Randoms in my world

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So a few days Scott and I went to P.F Changs and this is what my cookies had to say. I am hoping this is a good sign because I am really struggling with the whole Thesis thing…..I need motivation and inspiration….

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Which I am getting neither of in my Physical and Motor Assessment class.  UGH. The material itself is and CAN BE really interesting, but sadly my initial excitement for this class was washed away and replaced with overwhelming boredom. Just gotta put my head down and plug through my professors boring and uninspiring lectures.

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Inspiration was indeed found by my little study buddy one night. He loved picking out the letters and sounding out words. So incredibly cute, and wow, what a smarty pants.

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So this week has been HOT AS HELL. We had 109 degrees here in parts of San Diego. And it’s mid-September!!!  I was getting in my car from school the other day and saw this crow sitting under a bush. I thought to myself “Don’t blame you buddy! Its too hot to fly”

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S0 to prove a point, my class is so exciting to its students that they watch live TV (tennis matches) during lectures. I tried really hard to not burst out laughing!

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If you have read earlier posts, I find beauty in strange places…. I just thought the structure looked cool with light and dark squares with the shadows dancing across it.

Will the Yoga Mat Be My Church?

For the longest time, I looked down on yoga as some “fru-fru” artsy -fartsy thing where you lay on a mat, chant and harness your chi. I was always seeking the latest fitness craze and serenity and I weren’t exactly friends. Then I started taking basic yoga classes at my gym, and  became friends with a girl who taught yoga.

Things began to slowly change when I ran the Rock and Roll marathon in 2008. As a supplement to the rigors of long distance running, I tried yoga and reformer Pilates, and began to see glimpses of why is was so popular. In seeking different studios, I struggled with the idea that yoga is both a physical AND spiritual practice. I wanted to grunt, sweat, feel my pulse race, muscles sore- I didn’t need bells ringing, chanting or incense burning.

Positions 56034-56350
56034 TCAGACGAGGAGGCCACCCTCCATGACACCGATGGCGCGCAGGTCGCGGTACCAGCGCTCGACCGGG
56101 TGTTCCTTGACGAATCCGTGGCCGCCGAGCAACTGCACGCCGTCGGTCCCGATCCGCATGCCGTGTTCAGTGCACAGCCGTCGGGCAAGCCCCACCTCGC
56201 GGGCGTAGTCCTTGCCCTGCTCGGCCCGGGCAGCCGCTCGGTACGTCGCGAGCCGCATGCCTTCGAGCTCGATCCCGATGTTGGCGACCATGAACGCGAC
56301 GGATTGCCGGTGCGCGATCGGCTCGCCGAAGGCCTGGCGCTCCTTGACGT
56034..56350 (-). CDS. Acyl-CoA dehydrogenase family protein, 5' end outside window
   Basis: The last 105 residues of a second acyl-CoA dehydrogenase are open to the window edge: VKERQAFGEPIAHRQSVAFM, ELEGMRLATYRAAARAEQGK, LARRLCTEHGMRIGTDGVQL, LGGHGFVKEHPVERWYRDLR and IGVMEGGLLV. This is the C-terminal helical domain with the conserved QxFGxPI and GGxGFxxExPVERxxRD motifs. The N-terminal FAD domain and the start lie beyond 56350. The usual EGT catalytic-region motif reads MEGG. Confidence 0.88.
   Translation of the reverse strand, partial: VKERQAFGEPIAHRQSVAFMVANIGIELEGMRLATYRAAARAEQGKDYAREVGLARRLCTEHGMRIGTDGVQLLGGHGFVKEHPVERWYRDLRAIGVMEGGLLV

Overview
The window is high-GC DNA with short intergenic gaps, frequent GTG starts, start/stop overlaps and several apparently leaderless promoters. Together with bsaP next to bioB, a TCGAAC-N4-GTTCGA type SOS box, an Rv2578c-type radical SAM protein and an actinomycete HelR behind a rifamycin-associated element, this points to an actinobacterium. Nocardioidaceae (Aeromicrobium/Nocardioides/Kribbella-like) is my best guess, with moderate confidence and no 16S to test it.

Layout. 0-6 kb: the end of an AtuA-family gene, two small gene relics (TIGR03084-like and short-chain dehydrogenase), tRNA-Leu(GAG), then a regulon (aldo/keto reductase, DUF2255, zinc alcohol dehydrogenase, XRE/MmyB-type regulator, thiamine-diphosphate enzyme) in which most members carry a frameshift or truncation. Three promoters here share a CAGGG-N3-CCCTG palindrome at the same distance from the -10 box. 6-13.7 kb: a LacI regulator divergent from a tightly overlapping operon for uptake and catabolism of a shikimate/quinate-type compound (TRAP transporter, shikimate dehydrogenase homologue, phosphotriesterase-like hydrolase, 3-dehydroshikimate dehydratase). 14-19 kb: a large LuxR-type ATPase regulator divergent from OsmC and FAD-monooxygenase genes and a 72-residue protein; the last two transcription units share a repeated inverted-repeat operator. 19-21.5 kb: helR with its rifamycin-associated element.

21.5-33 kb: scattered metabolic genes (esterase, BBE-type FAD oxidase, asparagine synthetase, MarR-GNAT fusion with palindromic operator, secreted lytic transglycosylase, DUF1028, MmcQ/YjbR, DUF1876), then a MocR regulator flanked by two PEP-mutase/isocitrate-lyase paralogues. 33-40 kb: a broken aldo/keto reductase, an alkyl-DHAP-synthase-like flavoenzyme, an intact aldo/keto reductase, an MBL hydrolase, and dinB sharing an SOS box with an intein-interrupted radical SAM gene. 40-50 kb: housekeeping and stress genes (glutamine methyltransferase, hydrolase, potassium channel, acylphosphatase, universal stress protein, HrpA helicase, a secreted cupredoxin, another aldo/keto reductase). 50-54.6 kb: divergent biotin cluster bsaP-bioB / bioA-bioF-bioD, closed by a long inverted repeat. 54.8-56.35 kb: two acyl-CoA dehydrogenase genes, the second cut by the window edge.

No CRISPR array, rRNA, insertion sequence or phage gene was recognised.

Fast forward several years, and death, cancer, marriage, moving, college (and eventual graduation), and a job change put a serious dent in my attempts to dedicate any time to my physical well being, let alone nurturing my soul. There was this voice in the back of my head imploring me to seek balance, be physically and mentally in tune with the world. Being the ADHD-crazy brain that I was, quieting my scattered, noisy brain had always been difficult, but I kept looking for ways to tap into the mental aspects of exercise.

Cue the introduction of two people who have sparked a new found curiosity into the practice of yoga: a fellow student in my graduate program who is doing research on yoga and related injuries. She is a dedicated student, teacher, writer, lecturer and all around really nice woman. You can follow her by visiting her website -Jules Mitchell Yoga. I love how she is brings the science of biomechanics and injury prevention into the practice of yoga, as well as putting a more scientific, research oriented, academic spin on things.  The other person is a feminist scholar and researcher in my department. I wrote a lot about her in the Spring, as I really loved her Sports in US Culture class.  Kerrie is doing some great things with yoga research too, as well as some activism with a group called  Off the Mat. Check out her contributions to yoga and efforts to abolish sex trafficking in India by visiting her blog.

These two women have sparked a new flame of interest in the meshing of the mind and the body in the practice of yoga.  So this summer, I have begun what I call an adventure into learning about yoga from all aspects. I promised myself that I would be open-minded to the idea of chanting, finding my Third Eye, and working on improving the ability to do a headstand AND have a clear mind.

I consider myself like a newborn baby right now, absorbing philosophies, names for poses, the poses themselves and trying to connect into my mind. After a month, I am seeing the puzzle pieces and can see how things fit together- mind, body, spirit. I have dedicated this practice to myself, and given myself one full year to explore this whole yoga thing. So far I am loving it. Every time I am on the mat, I dedicate my practice to my girlfriend. I send her good thoughts and healing vibes in hopes that the cancer that has invaded her uterus will leave, and allow her the ability to bear children.